WELLINGTON, New Zealand (AP) — Tim Southee’s New Zealand team earned two places in international cricket history with its dramatic, one-run comeback win over England in the second test.
It was only the fourth team after England (in 1894 and 1981) and India (in 2001) to win a test match after being forced to follow-on and only the second after the West Indies to win by a margin of one run.
New Zealand also was part of one of the most tense final days of a test match when at various times both teams had victory in their grasp and even a rare tie seemed possible. At the start of Day 5, a New Zealand win seemed the most unlikely of all possible scenarios: it had lost the series-opening match by 267 runs and been forced to follow-on 226 runs behind in the second test.
New Zealand was depleted: its bowling lineup depended heavily on the new ball pair of Tim Southee and Matt Henry in the absence of Trent Boult and Kyle Jamieson.
Neil Wagner had been demoted from the new ball role he had in the first test but it was the pugnacious bowler who had the foremost role on the last day when he took four wickets and held three catches.
New Zealand now can rest after saving its unbeaten run in test series at home which stretches back to 2017.
England will return home to regroup for the Ashes series against Australia in July. But it no longer is heading into that series with almost juggernaut momentum after coming to the end of a six-test winning streak.
On a day of constant twists and turns Tuesday, Joe Root scored 95 in a partnership of 121 with Ben Stokes (33) which appeared to have secured England’s victory and a 2-0 win in the two-match series.
Root and Stokes were out within a run of each other with 56 runs still needed and the match which had been heading England’s way tilted back in favor of New Zealand with seven wickets down.
Wicketkeeper Ben Foakes then made 35, facing down the New Zealand attack and shepherding the tailenders to get England within seven runs of victory before his dismissal triggered another twist.
No. 11 James Anderson clubbed a boundary off Wagner which left England two runs from a match and series victory. Then in the last, dramatic moment, Anderson was caught down the leg side by a diving Tom Blundell from the bowling of Wagner.
In a defining comeback for Wagner and his short-pitch bowling, he returned figures of 4-62 and was instrumental in the win.
“It’s a special win this and we’ll celebrate what is an amazing achievement,” Wagner said. “I think it’s just the character of the team. We love to fight for one another, find a way and keep on doing the hard yards out there.”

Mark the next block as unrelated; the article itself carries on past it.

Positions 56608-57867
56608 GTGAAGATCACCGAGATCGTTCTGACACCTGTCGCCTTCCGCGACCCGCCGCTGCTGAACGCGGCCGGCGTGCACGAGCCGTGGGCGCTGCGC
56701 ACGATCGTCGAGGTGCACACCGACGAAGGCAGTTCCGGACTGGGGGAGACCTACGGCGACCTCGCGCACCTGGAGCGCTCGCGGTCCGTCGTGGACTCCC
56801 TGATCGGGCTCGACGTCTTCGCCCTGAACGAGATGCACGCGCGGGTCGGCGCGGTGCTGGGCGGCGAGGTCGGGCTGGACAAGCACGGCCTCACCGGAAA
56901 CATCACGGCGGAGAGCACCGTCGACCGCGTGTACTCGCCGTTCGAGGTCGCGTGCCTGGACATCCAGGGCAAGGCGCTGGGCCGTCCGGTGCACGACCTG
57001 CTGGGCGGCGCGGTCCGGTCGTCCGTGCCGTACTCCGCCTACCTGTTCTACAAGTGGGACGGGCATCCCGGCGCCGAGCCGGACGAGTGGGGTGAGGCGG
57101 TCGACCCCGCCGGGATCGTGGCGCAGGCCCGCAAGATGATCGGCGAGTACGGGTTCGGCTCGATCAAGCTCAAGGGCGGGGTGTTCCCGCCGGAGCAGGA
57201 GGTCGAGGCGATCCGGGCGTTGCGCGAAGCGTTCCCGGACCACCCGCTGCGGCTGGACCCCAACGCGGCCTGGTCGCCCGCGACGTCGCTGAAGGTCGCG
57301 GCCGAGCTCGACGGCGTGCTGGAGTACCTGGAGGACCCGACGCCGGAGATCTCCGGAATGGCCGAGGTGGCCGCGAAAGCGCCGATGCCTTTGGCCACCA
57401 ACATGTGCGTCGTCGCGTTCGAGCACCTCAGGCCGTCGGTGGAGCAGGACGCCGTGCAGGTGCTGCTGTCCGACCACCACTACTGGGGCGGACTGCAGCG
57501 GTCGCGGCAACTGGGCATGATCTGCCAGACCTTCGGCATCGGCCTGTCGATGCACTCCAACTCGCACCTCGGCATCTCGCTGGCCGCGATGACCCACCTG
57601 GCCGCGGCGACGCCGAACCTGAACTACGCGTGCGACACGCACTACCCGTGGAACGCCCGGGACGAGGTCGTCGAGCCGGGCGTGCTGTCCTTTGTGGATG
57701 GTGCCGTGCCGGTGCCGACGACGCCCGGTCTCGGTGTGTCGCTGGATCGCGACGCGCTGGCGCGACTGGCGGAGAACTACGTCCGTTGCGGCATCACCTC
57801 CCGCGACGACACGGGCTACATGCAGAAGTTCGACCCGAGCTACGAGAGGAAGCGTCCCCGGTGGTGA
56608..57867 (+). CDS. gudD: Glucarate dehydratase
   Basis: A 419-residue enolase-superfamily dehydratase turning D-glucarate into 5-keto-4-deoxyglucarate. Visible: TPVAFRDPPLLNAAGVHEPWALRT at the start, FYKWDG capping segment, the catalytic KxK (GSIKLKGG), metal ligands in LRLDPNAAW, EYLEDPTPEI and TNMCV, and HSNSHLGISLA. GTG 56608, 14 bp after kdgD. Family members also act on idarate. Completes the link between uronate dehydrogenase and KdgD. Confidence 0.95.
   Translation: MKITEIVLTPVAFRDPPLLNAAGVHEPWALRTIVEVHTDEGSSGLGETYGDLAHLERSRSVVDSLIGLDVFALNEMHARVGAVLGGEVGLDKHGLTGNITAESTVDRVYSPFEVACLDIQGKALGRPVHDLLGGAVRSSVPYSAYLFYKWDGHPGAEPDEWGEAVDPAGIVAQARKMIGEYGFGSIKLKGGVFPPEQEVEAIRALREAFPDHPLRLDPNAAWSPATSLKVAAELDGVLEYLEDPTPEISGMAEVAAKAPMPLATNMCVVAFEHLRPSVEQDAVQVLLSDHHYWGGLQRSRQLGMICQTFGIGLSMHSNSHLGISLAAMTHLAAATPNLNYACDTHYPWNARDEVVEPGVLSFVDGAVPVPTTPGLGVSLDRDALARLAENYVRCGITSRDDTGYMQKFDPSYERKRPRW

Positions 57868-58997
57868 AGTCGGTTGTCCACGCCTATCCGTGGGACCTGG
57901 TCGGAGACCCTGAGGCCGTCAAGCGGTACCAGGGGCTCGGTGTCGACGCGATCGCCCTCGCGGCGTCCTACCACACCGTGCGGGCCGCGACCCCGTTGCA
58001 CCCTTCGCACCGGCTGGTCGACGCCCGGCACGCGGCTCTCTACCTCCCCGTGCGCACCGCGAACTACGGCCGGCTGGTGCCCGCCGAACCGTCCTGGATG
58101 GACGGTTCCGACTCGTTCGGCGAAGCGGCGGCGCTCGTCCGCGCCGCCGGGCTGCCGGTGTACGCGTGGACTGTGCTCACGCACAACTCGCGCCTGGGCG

The grassy banks of Wellington’s Basin Reserve were crowded on a workday Tuesday to see the denouement of an already extraordinary match.
For the second time in the series, Stokes made an assertive first innings declaration with England 435-9. England then bowled out New Zealand for only 209 to take a 226-run first innings lead.
Stokes chose to enforce the follow-on with his attack having bowled 53.2 overs and the second innings became an ordeal as Kane Williamson made 132 and New Zealand batted more than 160 overs to post 483, setting England 258 to win.
England came into the final day at 48-1, still needing 210 runs but with the odds on its side and 103 overs in the day. Under Stokes and coach Brendon McCullum and the so-called Bazball approach to the game, England has won six tests while chasing, notably scoring 378 to beat India at Birmingham last year.
But when New Zealand took four wickets in the first hour, the equilibrium of the match was disturbed. England lost nightwatchman Ollie Robinson, Ben Duckett and then Ollie Pope and Harry Brook — run out without facing a ball — to slip to 80-5.
Brook’s wicket was crucial after he made 186 in the first innings for his fourth century in five tests.
Root and Stokes seemed to have repaired the England innings but Wagner’s double blow to dismiss them both in consecutive overs was yet another turning point. Foakes’ diligent innings ensured a thrilling finish as the upper hand in the match passed moment by moment from one team to the other. Even England’s Barmy Army of fans was largely rendered silent as they watched the action in almost breathless tension.
“It’s obviously very disappointing to get a loss here with the great winter we’ve had,” Stokes said. But “to be able to come away and win four out of five away from home is something we’ll take great pride in. “
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